So the Bible said and it still is news"
The Bush administration's faith-based initiative is reaching only a tiny percentage of the nation's black churches, most of which have limited capacity to run social programs, hampering the initiative's promise of empowering those congregations to help the needy, according to a study to be released today."Mama may have, papa may have/But God bless the child thats got his own":
The national survey of 750 black churches by the Joint Center for Political and Economic Studies found that fewer than 3 percent are participating in the program, which funnels at least $2 billion a year in federal social services spending to religious organizations.
While many of the churches surveyed had an interest in assisting those in need and frequently offered small-scale programs such as food pantries or used-clothing giveaways, most had neither the money nor the expertise to do more -- or even to seek more resources.WaPo sets it up as a "liberal v. conservative" issue, and leads with what black churches aren't doing. But that isn't really the issue:
"The thing is that the churches that are most likely to actually do social outreach or social ministry are liberal churches, they are not conservative churches," said David A. Bositis, a senior research associate at the center who conducted the study. "Those churches may have significant reservations about the program. But if the money is there, they are going to take it. They are the ones who have the capacity and the infrastructure to get grants and administer them."Now, this happens to be right, but right for, I think, the wrong reasons.
"Liberal" churches tend to be white, upper-middle class, and well off. "Conservative" churches tend to be dominated by lower income people, and this is true even in mega-churches. It's no coincidence that the volunteer training in Houston last fall, to prepare people to help with the New Orleans residents then living in the Astrodome, was held at the biggest and most politically influential Southern Baptist church in town, or that the main organizing body arranging and placing volunteers, was supported primarily by the Southern Baptist Convention. It's not that the Southern Baptists are more concerned with social justice issues than the much smaller UCC, or than the non-denominational Lakeway Church: it's that they have the resources to do the job. Even with the huge campus Second Baptist in Houston has, the volunteers had to be trained in shifts, and the training went on across several days. Almost no other church in town, or any facility, could have handled so many people so eager to help.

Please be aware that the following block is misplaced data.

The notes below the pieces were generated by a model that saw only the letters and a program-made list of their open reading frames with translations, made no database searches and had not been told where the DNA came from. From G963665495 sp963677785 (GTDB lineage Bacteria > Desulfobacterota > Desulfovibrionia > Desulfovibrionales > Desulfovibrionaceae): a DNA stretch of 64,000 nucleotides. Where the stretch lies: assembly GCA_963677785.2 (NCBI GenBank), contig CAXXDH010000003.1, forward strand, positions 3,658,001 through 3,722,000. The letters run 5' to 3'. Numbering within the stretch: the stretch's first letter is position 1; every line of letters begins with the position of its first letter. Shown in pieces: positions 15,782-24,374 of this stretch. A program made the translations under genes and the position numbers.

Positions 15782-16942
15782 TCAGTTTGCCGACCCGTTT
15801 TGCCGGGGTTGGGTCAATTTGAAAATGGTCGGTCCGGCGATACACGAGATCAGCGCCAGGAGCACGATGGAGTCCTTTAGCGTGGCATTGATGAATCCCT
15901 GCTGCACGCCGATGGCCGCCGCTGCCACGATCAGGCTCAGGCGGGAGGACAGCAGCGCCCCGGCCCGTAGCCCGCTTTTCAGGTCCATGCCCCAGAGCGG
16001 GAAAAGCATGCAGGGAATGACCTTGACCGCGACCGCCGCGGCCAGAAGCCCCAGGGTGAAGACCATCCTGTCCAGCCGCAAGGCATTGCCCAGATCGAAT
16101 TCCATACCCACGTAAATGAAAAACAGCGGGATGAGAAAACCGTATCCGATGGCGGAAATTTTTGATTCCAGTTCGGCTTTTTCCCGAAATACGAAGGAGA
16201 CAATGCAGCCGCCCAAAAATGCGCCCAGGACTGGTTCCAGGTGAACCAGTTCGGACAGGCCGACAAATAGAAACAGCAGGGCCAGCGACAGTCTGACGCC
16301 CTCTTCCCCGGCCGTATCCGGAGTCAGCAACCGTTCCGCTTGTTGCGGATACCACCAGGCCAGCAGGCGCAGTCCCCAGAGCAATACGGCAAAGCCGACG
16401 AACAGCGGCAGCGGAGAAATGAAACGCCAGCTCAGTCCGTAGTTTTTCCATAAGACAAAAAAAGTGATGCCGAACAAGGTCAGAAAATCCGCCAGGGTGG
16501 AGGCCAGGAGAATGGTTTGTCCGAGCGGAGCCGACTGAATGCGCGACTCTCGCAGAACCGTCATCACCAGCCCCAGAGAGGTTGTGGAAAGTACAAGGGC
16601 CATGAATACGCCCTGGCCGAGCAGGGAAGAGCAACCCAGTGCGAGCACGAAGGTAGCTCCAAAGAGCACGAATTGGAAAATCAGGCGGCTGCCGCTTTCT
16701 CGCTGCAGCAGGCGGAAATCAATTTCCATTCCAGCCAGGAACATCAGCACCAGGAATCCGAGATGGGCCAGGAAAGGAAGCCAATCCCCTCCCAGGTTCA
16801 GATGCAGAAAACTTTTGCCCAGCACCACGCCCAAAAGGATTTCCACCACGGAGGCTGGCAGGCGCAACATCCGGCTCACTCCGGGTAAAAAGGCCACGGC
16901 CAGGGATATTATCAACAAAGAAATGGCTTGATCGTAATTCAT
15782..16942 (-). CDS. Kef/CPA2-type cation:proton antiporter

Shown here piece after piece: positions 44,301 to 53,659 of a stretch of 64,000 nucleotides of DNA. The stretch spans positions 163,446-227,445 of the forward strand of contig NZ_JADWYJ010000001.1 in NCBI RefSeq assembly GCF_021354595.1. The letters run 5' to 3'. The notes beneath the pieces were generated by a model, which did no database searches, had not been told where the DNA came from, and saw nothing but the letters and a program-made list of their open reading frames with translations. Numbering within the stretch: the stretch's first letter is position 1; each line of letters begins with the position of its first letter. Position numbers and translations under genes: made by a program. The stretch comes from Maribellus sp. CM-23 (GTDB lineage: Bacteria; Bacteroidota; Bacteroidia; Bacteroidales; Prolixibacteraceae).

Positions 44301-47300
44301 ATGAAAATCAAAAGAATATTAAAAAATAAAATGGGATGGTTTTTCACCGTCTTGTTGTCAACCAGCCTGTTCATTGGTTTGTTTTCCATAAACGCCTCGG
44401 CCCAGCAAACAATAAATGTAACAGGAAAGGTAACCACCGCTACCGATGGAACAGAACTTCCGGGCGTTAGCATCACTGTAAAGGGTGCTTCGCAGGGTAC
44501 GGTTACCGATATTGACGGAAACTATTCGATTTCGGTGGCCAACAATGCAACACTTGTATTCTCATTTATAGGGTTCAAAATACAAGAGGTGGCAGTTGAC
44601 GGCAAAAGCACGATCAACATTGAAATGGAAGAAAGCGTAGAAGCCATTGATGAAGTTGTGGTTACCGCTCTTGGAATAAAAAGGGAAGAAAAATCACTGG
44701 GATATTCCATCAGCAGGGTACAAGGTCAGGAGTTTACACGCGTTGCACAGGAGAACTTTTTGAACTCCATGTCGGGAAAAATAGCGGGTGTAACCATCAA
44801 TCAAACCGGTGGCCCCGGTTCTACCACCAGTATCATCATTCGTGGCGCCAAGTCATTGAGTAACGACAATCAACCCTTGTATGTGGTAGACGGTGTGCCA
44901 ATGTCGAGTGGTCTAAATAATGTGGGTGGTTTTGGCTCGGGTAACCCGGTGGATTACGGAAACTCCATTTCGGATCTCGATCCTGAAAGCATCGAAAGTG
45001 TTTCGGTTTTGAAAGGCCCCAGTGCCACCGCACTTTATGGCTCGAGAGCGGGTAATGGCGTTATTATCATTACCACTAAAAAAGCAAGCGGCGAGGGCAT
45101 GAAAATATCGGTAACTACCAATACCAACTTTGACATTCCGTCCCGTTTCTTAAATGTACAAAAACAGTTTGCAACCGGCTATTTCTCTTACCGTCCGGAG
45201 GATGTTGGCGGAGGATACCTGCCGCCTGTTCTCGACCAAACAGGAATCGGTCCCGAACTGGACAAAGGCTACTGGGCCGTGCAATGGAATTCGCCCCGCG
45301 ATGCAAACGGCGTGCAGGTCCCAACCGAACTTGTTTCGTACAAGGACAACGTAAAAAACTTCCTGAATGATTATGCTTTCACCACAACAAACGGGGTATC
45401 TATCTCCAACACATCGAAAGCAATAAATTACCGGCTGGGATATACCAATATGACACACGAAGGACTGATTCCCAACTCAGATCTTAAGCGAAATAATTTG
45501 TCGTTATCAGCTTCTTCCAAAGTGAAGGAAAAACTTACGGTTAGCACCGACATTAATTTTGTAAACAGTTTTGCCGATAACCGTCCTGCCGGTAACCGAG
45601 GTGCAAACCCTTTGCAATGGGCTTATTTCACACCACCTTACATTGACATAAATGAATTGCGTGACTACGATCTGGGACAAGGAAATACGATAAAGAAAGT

Second, government money comes with strings; lots and lots of strings. Unless you have the clout of Halliburton, accounting for that money is a very serious task. Wealthier churches, which may not be large but are likely to be populated with managers comfortable with the accounting procedures that please a government agency, are more likely to take on the task of applying for and accounting for government grants than a working-class church. It isn't that the latter can't do it; only that they are logically quite less likely to. As the article says:
Most of the nation's estimated 50,000 black churches are led by pastors who work other jobs full time and have little more than administrative help in running their churches. The survey found that more than one in four black churches had annual revenue of less than $100,000 and half had revenue of less than $250,000. Only 12 percent reported taking in more than $1 million a year.I can tell you from my own experience that a church with a budget of less than $100,000 cannot afford a full-time pastor, and those below $250,000 can only afford a pastor, and little more. And the pastors I know were all too busy with their own flock to do much more than hope the bills got paid every month. It really is a matter of "facts on the ground," not of theology, or will, or even political philosophy.
"The survey reveals for us the breadth of churches in the African American community, and it shows how churches that already have capacity have a leg up on churches that may do some good things" but are not in a position to do them on a larger scale, said Harold Dean Trulear, a professor of religion at Howard University who was an adviser on the study.